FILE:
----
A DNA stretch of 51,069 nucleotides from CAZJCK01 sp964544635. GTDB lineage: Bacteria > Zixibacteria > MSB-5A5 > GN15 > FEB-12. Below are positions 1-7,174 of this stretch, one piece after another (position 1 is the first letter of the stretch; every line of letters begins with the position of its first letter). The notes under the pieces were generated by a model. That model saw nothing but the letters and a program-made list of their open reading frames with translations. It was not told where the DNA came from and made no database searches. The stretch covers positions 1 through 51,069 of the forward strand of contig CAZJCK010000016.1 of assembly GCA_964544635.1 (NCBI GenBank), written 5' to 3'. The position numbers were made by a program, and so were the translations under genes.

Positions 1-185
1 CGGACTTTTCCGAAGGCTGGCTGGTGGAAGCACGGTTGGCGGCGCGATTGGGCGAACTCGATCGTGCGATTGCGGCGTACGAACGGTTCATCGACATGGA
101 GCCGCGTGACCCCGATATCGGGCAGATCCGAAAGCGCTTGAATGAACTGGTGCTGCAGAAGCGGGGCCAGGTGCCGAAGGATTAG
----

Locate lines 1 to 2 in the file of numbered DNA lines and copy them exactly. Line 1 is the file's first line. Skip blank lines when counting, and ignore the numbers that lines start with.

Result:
A DNA stretch of 51,069 nucleotides from CAZJCK01 sp964544635. GTDB lineage: Bacteria > Zixibacteria > MSB-5A5 > GN15 > FEB-12. Below are positions 1-7,174 of this stretch, one piece after another (position 1 is the first letter of the stretch; every line of letters begins with the position of its first letter). The notes under the pieces were generated by a model. That model saw nothing but the letters and a program-made list of their open reading frames with translations. It was not told where the DNA came from and made no database searches. The stretch covers positions 1 through 51,069 of the forward strand of contig CAZJCK010000016.1 of assembly GCA_964544635.1 (NCBI GenBank), written 5' to 3'. The position numbers were made by a program, and so were the translations under genes.

Positions 1-185